Businesses will be getting more help to become COVID-secure, thanks to new support from the Health and Safety Executive (HSE).

Plymouth City Council’s public protection team has already been working closely with businesses to help them reopen safely after the COVID-19 lockdown - and to keep up to speed with the changing safety measures.

The Council has been putting feet on the street across the city to talk face to masked face with businesses about their issues and to offer supportive advice.

Over 170 businesses have been visited generally and a further 130 visited as part of the Council’s feet on the street campaign, targeting different parts of the city to talk to as many business owners as possible.

The team has also dealt with over 900 enquiries via phone and email and has been updating businesses across the board with guidance, toolkits and signs to help guide companies of all sizes through the changing measures.

Many have welcomed and responded to this approach by introducing measures to keep themselves and their customers safe and open during the ongoing pandemic.

Now there are plans to build on this work with the support from the HSE. From 12 October, the HSE will be contacting the city’s pubs, barbers and hair salons by phone to run through measures in place and COVID-19 procedures.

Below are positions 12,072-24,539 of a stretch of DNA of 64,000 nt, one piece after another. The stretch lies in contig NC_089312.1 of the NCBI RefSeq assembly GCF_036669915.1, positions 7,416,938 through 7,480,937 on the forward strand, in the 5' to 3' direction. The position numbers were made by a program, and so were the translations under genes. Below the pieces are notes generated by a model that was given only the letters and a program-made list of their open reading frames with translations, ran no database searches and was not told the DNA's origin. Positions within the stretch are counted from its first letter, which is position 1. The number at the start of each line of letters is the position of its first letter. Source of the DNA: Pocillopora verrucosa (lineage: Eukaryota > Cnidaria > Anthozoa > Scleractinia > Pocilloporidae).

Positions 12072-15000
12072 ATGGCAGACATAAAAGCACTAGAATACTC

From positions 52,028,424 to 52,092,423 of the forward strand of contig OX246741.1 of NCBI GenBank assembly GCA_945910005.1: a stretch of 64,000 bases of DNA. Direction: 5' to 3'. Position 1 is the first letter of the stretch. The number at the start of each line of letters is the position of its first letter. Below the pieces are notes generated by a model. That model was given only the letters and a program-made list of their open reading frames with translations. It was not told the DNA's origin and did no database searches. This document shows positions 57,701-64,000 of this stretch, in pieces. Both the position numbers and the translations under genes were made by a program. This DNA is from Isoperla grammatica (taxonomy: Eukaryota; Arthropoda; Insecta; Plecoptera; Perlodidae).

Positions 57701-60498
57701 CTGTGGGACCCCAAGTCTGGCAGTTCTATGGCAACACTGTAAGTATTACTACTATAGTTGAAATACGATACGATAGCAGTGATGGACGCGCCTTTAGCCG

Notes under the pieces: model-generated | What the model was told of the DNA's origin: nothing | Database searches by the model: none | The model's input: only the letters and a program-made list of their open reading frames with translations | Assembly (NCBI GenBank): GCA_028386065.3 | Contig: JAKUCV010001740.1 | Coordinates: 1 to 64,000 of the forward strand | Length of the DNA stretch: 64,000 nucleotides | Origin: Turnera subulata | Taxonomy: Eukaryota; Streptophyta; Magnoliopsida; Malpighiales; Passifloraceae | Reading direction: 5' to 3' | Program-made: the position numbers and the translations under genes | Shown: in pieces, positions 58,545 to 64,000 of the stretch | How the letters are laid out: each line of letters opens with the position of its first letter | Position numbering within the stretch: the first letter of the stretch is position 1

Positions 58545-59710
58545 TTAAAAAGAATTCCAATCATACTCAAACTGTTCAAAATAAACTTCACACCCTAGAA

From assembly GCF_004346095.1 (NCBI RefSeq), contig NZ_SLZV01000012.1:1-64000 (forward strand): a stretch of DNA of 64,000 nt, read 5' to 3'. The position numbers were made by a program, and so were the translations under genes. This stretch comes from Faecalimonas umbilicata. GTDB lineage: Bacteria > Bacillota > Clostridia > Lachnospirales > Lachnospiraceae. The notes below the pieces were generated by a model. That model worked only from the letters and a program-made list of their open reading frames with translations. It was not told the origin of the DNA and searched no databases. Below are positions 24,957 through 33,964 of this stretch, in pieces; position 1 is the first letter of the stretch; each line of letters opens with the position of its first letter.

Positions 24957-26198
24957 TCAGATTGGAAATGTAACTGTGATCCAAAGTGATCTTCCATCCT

The HSE callers will provide advice and guidance to help manage risk and protect workers, customers and visitors. Where some businesses are not managing this, further action may be taken.

Being COVID-secure means that businesses must make adjustments to their risk assessments and procedures to manage risk and protect workers and others from coronavirus.

Director for Public Health Ruth Harrell said:  “We are talking to local businesses and inspecting sites around Plymouth constantly to better understand how they are managing risks in line with their specific business activity. 

“Becoming COVID-secure needs to be the priority for all businesses in Plymouth as it is a legal duty for businesses to protect their workers and others from harm .This includes taking reasonable steps to control the risk and protect people from coronavirus.

“We advise employers to work with their employees when implementing changes, to help increase confidence with workers, customers and the local community.”

Common issues are cropping up across a range of sectors include: failing to provide arrangements for monitoring, supervising and maintaining social distancing, and failing to  introduce an adequate cleaning regime particularly at busy times of the day.

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